September 1, 2004
Volume 10, Issue 9 Abstract

CAG Repeat Length Differences Among a Racially Diverse Population of Prostate Cancer Cases

Thomas DE, Sankey SS, Neslund-Dudas C, Monaghan K, Tewari A, Rybicki BA


Dawn E. Thomas, MPH, Henry Ford Health System, 1 Ford Place, Detroit, MI 48202. E-mail:

Background: Excluding skin cancer, prostate cancer is the leading form of cancer among men in the United States. Several factors are thought to contribute to the risk of developing prostate cancer including genetic susceptibility, diet, and environmental exposure. In addition, the incidence of prostate cancer is higher in African Americans than Caucasians and African Americans often are diagnosed with a higher stage, grade, and prostate specific antigen (PSA). Reasons for this racial disparity are unknown, but genetics is thought to play a role. Studies have shown the androgen receptor CAG repeat length polymorphism to be associated with prostate cancer, with shorter repeat lengths increasing risk. African Americans tend to have shorter repeat lengths, which may help explain some of the racial disparity in prostate cancer.

Objective: To observe if there are differences in the androgen receptor CAG repeat lengths by race and other clinical variables.


Methods: Patients with newly diagnosed prostate cancer were enrolled in the Gene-Environment Interaction in Prostate Cancer study (GECAP) at Henry Ford Health System in Detroit, Mich. The study population had a diverse racial make-up of 50% African Americans (n = 77) and 50% Caucasians (n = 77). PSA level at diagnosis and Gleason score were collected on all cases. The androgen receptor CAG allele repeat length genotype was determined by polymerase chain reaction and analysis on an automated deoxyribonucleic acid sequencer. Statistical associations for continuous variables were assessed with Student's -tests. Chi-square tests were employed for categorical variables.






Results: At diagnosis, 25.7% of African Americans and 14.3% of Caucasians had a PSA level &#8805; 10 ng/dL ( = .10), 25.6% of African Americans and 20.1% of Caucasians had a Gleason score &#8805; 8 ( = .45). The average androgen receptor CAG repeat length for African Americans was 18.8 (SD, 3.6) versus 21.1 (SD, 3.3) for Caucasians ( < .01). Men with shorter CAG repeat length genotypes tended to have higher PSA levels at diagnosis ( = 0.30) and lower Gleason scores ( < .05).

Conclusion: Significant associations between the CAG repeat length genotype and both Gleason score and race was observed. Variation in the CAG repeat length genotype may help explain some of the racial differences in clinical presentation of prostate cancer we observed in our study population, as well as the overall racial disparity in prostate cancer incidence.

Validity of a Family History Form as a Genetic Screening Tool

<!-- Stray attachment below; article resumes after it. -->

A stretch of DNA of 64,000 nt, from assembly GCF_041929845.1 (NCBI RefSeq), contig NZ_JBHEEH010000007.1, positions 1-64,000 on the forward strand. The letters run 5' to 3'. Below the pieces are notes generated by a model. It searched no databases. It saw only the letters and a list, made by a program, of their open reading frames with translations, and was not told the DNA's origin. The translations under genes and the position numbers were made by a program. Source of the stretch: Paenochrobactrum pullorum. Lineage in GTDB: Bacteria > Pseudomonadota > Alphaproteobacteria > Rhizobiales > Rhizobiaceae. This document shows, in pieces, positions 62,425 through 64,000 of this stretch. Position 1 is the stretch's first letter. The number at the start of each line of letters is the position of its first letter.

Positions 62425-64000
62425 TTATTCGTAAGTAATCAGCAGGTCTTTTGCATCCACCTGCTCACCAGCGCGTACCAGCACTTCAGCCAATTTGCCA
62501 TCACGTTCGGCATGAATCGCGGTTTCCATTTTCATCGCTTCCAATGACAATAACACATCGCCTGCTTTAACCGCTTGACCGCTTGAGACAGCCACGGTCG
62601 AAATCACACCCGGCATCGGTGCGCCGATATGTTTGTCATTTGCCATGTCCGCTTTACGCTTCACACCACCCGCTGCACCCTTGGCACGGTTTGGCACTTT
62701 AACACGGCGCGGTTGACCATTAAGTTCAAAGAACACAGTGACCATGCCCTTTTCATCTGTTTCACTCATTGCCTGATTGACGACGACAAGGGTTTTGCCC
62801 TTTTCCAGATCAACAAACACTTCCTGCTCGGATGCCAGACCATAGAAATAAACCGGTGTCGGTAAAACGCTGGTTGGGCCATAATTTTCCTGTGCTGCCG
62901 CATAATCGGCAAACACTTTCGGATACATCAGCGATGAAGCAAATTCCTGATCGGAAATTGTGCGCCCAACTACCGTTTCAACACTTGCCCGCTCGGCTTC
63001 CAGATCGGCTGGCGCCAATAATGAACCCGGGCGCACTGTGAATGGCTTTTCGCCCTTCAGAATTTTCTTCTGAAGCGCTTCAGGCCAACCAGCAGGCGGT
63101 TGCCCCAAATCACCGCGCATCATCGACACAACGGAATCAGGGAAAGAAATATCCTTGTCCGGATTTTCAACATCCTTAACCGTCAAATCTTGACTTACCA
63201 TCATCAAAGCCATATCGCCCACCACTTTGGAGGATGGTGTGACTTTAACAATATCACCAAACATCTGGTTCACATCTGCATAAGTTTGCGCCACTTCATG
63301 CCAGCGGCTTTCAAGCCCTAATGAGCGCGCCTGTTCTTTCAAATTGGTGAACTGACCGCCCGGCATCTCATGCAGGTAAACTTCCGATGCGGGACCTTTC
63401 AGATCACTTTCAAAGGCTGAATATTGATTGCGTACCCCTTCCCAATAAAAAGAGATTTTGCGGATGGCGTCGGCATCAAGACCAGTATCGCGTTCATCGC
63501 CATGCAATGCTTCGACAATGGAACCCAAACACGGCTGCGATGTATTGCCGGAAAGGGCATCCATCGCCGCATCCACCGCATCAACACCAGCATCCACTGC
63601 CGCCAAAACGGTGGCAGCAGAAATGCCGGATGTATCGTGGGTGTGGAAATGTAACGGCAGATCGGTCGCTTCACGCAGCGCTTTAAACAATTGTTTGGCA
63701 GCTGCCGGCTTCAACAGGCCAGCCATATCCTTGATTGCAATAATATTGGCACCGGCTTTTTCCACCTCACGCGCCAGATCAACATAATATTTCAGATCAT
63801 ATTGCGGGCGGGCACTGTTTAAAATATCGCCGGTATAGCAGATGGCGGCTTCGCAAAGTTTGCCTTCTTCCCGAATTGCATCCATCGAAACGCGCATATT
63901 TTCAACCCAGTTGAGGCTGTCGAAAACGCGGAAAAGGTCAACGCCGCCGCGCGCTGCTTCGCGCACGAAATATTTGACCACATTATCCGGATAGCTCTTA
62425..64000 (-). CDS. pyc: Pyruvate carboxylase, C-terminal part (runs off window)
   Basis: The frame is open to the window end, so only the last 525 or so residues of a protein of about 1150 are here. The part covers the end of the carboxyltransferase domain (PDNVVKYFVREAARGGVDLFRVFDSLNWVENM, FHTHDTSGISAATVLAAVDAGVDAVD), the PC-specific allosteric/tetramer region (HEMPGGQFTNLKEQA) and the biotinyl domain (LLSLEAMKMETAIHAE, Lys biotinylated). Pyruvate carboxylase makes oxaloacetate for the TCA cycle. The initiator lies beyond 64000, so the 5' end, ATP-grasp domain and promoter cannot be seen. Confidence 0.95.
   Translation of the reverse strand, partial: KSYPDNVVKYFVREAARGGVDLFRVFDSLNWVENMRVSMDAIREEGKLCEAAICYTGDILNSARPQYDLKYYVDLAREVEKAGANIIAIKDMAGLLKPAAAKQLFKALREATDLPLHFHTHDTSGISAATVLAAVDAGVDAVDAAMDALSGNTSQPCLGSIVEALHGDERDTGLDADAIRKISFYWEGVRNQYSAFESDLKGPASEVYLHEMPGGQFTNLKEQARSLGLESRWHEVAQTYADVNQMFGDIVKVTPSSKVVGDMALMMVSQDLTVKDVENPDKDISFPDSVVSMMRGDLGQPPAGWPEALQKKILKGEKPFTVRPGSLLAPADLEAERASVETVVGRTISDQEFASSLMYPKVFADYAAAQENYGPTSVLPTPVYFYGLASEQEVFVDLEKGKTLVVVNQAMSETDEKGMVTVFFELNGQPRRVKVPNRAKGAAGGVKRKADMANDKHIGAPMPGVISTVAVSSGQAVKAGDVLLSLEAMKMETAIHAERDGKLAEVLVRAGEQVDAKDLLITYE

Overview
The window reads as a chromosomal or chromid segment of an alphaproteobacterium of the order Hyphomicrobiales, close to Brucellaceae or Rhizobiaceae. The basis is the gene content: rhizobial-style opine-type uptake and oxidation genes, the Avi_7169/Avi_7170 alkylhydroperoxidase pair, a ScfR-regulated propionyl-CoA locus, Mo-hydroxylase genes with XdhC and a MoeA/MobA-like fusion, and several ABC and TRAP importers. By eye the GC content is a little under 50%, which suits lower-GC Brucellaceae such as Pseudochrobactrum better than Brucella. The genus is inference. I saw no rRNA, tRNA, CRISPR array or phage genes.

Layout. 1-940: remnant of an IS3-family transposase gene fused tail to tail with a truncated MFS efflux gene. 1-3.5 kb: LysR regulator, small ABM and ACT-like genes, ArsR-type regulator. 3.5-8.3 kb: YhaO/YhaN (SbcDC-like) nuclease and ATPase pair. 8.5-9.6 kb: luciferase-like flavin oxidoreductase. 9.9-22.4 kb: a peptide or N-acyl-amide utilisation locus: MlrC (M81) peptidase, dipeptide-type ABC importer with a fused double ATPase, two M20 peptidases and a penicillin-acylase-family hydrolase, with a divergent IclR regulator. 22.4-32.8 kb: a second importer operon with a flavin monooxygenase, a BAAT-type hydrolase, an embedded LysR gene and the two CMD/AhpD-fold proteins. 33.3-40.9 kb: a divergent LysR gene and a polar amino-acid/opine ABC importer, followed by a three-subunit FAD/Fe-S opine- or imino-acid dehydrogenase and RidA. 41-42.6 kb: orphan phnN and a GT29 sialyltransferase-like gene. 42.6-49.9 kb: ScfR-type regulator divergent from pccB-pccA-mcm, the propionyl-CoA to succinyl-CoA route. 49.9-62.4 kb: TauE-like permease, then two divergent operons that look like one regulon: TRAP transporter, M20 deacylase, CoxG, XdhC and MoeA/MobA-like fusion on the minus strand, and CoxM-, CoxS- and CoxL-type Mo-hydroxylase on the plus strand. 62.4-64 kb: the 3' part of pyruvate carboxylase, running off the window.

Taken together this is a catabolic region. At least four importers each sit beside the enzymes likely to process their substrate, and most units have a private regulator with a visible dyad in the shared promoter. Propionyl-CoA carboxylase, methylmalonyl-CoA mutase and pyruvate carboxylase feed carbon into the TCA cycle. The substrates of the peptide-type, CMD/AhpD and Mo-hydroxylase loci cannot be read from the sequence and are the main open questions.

Dobin S, Saucier J, Whetteckey J, Rajab MH


Mohammad H. Rajab, PhD, MPH, Scott & White Memorial Hospital, Texas A&#38;M University, 2401 S 31st Street, Temple, TX 76508. E-mail:

Background: In this era of advanced molecular genetics, genetic screening is becoming a vital component of medicine. Primary physicians need screening tools that will allow them to take advantage of this genetic revolution.

Objective: To validate a locally developed family history form (FHF) as a genetic screening tool for primary physicians. If successful, the FHF was to be implemented by our health maintenance organization for use by primary physicians.

Methods: The FHF was designed based on contributions from physicians, biostatisticians, and FHFs used by other institutions. The design was a bubble form with a list of approximately 50 genetic disorders. Twenty patients, seen in the genetic clinic, consented to participate in this study. Participants were asked to fill out the FHF at the beginning of their appointment. A genetic counselor then obtained a 3-generation pedigree from each patient. The FHF was considered valid if it agreed with at least 90% of the family history information gathered by the pedigree.


Results: Of the 20 FHFs completed, 4 matched at least 90% of the pedigree information ( > .9). The overall percentage of agreement for all diseases and for all patients was 56.4%. The information that was captured by the pedigree and not by the FHF included half-siblings, third-degree relatives, carrier status, and ages at diagnosis. In 14 FHFs, the form picked up some family information that was not obtained by the pedigree. This unexpected finding is most likely due to the indication for their genetics appointment influencing the pedigree interview.

Conclusion: We do not recommend the use of a bubble FHF design as a genetic screening tool, and we plan to test different designs including fill-in-the-blank.